Campaign 2000 reports that, almost 25 years after MPs voted to end child poverty, there are even more poor kids in Canada.
Richard Lautens / Toronto Star While the federal government has failed to keep its commitment to end child poverty, the Daily Bread Food Bank in Toronto is trying to fill that gap with bold targets for its holiday food drive.
Published on Wed Nov 27 2013 http://www.thestar.com
Few parliamentary actions have been so well-intentioned yet produced so disappointing a result. Almost a quarter-century ago the House of Commons unanimously voted to end child poverty by the year 2000. But more children are living in a low-income household than in 1989, when Members of Parliament made their optimistic pledge.
About 967,000 Canadian kids — one in seven — live in families that fall under Statistics Canada’s “low-income measure,” according to an annual report released by Campaign 2000 on Tuesday, the anniversary of Ottawa’s historic pledge. When that bright promise was made, there were 912,000 kids in poverty.
The burden is not equally distributed. Four in 10 indigenous children are considered poor. And, as reported by the Star’s Laurie Monsebraaten, 38.2 per cent of Ontario children cared for by single mothers are being raised in a low-income environment.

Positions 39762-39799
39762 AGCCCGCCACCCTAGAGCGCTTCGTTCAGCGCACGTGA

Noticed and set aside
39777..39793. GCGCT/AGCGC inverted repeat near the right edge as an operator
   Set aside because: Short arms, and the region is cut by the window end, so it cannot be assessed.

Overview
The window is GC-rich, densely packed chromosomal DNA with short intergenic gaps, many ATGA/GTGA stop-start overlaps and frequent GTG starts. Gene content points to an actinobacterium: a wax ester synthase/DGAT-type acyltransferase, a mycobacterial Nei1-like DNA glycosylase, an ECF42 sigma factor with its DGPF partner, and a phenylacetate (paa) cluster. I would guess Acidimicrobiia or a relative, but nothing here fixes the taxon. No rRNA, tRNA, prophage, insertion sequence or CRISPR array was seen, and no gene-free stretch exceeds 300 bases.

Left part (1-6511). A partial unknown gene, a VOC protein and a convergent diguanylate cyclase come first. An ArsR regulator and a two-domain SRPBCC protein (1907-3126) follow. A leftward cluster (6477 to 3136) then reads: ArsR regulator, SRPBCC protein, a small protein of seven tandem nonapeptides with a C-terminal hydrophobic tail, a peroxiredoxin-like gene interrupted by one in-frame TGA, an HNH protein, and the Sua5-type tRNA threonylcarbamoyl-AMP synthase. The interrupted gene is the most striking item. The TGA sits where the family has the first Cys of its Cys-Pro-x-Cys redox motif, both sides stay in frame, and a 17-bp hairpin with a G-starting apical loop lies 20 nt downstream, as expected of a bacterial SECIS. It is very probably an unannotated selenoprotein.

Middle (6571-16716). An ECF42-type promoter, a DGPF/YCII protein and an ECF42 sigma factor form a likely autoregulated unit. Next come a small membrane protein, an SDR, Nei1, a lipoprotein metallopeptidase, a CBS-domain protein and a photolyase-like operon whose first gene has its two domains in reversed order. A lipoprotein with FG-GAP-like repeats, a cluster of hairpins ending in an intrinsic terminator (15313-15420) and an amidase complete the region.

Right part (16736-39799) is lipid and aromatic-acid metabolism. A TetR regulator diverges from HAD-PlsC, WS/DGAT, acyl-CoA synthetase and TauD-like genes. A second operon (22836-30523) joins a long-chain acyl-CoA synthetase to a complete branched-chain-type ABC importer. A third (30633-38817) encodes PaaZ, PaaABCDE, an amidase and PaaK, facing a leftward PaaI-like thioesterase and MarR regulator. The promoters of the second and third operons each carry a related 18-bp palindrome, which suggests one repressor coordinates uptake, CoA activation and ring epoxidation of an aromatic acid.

While government has failed to keep its commitment, non-profit organizations and private donors are stepping in to try to fill the gap. The Daily Bread Food Bank announced bold targets for its holiday food drive on Wednesday, hoping to raise $2.5 million and a million pounds of food.
To put that challenge in perspective, the Toronto organization’s holiday drive raised just over 555,000 pounds of food in 2012. Daily Bread’s goal this season is high, but the need is great. More than a million people turned to food banks in Greater Toronto last year.
The agency especially needs canned fruits and vegetables, tinned fish, tomato sauce, peanut butter, baby food and formula, powdered milk, beans, rice and pasta. Donations can be made at fire halls and participating grocery stores. What’s given is shared by 170 agencies that deliver 200 food bank and meal distribution programs.
But non-profit groups, and generous donors, can’t end poverty alone. They can only hope to ease its sting a bit. The rest is up to government. Campaign 2000, a coalition of labour and anti-poverty groups, is urging Ottawa to draft a practical, nation-wide strategy to finally eliminate poverty. It would need to include an affordable housing plan, since so much of poor people’s income goes to just keeping a roof over their heads.
Queen’s Park could make a great many lives easier by boosting the minimum wage, increasing the Ontario Child Benefit, and delivering a much-needed $100-a-month increase for singles on welfare.
With more determination and a stronger commitment to change, governments could yet deliver on a promise made to the poor that has become so painfully overdue.